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As human rights discourse increasingly focuses on analysing states and the institutions that promote and support the human rights machinery that states have created, this volume serves to recall that despite the growing size of the machinery and unwieldy nature of states, human rights began with real people. It samples a broad range of actors and localities where everyday people fought to ensure that the basic principles of human rights became a reality for all.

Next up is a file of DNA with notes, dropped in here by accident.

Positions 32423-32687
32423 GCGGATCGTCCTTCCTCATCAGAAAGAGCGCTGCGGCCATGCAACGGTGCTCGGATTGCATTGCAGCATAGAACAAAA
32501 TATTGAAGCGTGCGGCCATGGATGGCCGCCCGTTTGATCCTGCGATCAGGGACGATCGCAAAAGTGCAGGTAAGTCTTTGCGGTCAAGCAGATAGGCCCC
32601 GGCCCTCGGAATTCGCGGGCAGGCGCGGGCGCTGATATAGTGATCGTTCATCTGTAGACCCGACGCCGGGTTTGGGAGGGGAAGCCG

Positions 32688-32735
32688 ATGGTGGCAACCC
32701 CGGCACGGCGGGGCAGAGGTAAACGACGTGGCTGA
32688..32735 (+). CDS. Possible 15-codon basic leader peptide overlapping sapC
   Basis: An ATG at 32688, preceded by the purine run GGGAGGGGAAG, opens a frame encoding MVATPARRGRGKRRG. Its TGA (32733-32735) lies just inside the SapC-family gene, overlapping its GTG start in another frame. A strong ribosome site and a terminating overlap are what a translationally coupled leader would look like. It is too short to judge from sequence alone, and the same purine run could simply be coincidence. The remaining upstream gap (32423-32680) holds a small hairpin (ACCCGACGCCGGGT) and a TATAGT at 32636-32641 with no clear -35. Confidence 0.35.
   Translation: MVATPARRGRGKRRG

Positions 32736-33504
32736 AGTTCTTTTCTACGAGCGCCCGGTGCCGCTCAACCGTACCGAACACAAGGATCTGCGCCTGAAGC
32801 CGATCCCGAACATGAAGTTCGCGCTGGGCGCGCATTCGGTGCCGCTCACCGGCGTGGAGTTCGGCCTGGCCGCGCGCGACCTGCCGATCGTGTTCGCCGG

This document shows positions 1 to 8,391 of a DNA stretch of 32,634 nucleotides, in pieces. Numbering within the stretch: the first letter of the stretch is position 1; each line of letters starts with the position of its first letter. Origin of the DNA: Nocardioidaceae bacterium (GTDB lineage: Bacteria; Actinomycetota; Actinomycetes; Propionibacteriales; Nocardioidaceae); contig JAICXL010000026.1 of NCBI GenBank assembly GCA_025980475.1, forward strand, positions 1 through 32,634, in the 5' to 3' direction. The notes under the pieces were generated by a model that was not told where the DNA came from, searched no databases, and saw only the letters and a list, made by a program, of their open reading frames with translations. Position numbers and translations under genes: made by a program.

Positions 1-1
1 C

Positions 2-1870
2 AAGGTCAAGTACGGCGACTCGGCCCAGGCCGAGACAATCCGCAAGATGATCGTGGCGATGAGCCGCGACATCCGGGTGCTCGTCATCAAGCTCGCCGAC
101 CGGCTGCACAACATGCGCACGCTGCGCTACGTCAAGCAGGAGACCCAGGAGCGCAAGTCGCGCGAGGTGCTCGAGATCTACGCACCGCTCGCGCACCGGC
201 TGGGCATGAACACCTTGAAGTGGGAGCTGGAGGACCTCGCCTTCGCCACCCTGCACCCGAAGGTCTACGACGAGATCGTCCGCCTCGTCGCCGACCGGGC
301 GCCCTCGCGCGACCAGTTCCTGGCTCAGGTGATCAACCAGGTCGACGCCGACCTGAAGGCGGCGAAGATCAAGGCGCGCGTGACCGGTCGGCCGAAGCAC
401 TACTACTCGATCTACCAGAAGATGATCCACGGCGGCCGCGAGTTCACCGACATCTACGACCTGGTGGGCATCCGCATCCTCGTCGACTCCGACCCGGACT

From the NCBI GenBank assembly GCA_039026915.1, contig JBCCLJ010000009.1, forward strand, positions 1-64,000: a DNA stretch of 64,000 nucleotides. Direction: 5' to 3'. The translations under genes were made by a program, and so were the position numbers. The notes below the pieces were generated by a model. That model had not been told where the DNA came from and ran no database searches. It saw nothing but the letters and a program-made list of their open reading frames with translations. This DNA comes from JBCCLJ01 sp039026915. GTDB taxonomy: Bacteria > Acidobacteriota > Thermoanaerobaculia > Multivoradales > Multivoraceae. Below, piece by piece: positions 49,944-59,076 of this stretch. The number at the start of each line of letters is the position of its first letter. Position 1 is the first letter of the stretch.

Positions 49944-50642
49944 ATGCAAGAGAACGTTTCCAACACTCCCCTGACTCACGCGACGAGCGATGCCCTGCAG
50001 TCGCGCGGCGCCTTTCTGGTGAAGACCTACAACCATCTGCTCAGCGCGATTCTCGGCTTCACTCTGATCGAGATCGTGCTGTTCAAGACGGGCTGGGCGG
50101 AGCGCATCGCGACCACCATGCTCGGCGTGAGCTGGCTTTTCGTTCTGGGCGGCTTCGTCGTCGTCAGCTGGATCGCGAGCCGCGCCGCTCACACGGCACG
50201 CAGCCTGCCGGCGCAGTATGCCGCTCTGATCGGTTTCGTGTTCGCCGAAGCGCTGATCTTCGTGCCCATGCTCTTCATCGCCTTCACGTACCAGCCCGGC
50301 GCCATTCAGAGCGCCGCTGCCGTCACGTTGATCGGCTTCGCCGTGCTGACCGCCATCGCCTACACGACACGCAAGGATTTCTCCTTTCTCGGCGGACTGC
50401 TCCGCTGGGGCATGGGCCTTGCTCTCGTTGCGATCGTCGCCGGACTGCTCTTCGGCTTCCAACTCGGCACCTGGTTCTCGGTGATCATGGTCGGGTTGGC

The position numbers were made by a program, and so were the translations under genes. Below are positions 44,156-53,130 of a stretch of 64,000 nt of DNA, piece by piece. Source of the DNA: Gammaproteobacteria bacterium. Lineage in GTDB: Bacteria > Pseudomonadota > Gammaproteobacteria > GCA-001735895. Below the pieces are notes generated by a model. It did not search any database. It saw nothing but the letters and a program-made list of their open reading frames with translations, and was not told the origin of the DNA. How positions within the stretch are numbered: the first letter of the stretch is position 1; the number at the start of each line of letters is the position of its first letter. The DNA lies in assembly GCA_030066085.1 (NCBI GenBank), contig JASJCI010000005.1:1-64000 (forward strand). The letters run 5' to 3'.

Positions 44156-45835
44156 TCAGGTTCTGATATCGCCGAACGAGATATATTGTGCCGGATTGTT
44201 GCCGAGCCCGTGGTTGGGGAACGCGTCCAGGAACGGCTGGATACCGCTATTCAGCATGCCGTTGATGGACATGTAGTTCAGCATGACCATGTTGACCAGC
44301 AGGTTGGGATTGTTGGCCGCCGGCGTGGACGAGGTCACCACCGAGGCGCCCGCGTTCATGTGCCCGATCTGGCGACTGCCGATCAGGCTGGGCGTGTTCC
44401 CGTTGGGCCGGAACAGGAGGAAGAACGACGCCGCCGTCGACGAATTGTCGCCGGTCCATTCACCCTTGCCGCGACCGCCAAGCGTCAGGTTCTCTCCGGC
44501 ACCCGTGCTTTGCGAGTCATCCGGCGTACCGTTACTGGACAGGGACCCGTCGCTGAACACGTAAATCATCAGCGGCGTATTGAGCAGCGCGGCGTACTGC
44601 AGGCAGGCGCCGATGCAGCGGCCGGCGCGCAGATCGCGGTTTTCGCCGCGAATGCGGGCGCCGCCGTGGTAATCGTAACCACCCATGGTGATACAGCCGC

This volume will give a face to the everyday people to whom credit is due for shaping human rights. It is designed to provide a point of reference for students of human rights, particularly those interested in pursuing a career in the field. It responds to the constant question about how to begin a career in human rights by highlighting that there is no single path into this dynamic field that was built on the back of small initiatives by people across a broad spectrum of career paths.